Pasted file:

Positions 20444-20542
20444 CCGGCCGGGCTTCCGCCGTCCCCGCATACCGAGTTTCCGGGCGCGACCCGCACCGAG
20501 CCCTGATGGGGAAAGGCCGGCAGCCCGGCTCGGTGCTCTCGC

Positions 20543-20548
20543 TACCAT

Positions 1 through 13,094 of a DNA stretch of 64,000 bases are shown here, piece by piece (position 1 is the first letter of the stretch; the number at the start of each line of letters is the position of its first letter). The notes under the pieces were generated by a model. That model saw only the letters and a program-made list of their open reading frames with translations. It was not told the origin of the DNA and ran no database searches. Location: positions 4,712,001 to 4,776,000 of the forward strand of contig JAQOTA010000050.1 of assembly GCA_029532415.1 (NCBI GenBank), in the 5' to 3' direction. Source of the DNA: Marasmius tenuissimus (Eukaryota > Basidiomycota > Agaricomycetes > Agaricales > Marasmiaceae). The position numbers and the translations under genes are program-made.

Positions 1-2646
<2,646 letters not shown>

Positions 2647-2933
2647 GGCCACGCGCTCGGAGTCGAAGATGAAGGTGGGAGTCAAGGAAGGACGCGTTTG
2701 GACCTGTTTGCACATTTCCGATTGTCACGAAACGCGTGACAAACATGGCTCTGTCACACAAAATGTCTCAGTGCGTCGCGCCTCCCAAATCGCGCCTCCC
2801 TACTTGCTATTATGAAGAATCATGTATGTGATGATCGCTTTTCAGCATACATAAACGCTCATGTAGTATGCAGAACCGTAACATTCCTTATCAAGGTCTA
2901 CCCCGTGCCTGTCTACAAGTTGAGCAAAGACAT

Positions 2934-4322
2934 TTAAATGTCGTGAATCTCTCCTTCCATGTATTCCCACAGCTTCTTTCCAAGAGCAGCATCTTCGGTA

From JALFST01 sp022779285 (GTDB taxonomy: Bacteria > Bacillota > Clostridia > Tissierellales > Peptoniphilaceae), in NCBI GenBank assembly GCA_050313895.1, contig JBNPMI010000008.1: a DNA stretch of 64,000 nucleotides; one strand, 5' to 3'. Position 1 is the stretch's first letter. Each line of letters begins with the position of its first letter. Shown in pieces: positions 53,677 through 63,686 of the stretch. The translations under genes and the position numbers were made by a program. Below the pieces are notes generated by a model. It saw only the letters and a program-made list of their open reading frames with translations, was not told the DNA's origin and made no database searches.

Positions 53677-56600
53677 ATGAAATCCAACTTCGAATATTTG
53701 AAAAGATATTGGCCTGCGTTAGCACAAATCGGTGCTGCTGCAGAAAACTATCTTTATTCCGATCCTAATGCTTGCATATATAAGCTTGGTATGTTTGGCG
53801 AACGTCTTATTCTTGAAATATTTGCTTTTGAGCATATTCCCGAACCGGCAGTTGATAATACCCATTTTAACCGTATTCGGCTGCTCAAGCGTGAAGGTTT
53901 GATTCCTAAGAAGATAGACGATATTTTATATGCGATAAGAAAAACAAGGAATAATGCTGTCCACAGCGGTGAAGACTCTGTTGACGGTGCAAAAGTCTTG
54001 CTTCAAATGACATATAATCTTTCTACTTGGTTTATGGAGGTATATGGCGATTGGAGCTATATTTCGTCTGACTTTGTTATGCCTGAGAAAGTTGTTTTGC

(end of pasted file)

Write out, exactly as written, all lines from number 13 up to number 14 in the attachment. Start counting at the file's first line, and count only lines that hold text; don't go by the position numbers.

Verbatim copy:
2901 CCCCGTGCCTGTCTACAAGTTGAGCAAAGACAT

Positions 2934-4322